From The Economist, 19 December 2002 (accessible here, but you probably need a subscription to read the whole thing):
Knowledge workers take notes not in order to store information, but because the process of note-taking helps them to learn. Once taken, notes are rarely reviewed. According to a study of research workers reported in “The Technology of Team Navigation”, a paper by Edwin Hutchins, a psychologist, while 64% kept their notes for years, 44% hardly ever referred to them.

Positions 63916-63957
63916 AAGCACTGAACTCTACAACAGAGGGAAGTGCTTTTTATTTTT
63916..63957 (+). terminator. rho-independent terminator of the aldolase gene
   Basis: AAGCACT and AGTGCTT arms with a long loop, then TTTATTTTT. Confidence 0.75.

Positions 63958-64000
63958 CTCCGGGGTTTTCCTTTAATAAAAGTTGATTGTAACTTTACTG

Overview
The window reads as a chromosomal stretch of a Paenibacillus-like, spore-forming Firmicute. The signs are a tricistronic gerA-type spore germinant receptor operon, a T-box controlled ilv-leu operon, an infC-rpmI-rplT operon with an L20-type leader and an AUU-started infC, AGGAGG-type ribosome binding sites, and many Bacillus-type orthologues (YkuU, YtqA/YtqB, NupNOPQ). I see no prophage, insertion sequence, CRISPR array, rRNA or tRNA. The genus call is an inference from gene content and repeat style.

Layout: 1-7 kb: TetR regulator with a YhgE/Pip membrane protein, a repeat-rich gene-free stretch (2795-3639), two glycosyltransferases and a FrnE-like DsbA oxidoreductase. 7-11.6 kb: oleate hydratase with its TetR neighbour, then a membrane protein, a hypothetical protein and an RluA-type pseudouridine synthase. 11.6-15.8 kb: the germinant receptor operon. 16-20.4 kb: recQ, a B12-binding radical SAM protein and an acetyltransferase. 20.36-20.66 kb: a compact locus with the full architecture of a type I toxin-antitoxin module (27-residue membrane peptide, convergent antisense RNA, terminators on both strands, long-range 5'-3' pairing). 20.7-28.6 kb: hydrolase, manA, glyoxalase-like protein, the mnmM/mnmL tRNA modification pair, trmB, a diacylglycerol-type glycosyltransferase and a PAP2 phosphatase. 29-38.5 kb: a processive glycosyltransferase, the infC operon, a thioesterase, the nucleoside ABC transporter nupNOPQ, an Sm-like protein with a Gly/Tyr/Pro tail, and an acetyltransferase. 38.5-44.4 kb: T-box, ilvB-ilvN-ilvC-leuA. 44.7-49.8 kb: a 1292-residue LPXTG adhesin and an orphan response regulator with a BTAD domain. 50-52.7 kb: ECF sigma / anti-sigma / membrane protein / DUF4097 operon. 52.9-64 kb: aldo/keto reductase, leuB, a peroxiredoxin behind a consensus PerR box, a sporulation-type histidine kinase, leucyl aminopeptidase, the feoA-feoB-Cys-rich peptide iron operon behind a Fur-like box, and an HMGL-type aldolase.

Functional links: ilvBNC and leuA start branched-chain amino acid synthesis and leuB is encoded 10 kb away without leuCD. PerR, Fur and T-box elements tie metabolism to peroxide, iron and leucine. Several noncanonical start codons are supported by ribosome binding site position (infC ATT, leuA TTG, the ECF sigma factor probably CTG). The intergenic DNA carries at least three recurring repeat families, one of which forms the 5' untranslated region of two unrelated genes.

The relationship between workers and their clutter is similar. People spread stuff over their desks not because they are too lazy to file it, but because the paper serves as a physical representation of what is going on in their heads—“a temporary holding pattern for ideas and inputs which they cannot yet categorise or even decide how they might use”, as Ms Kidd puts it. The clutter cannot be filed because it has not been categorised. By the time the worker’s ideas have taken form, and the clutter could be categorised, it has served its purpose and can therefore be binned. Filing it is a waste of time.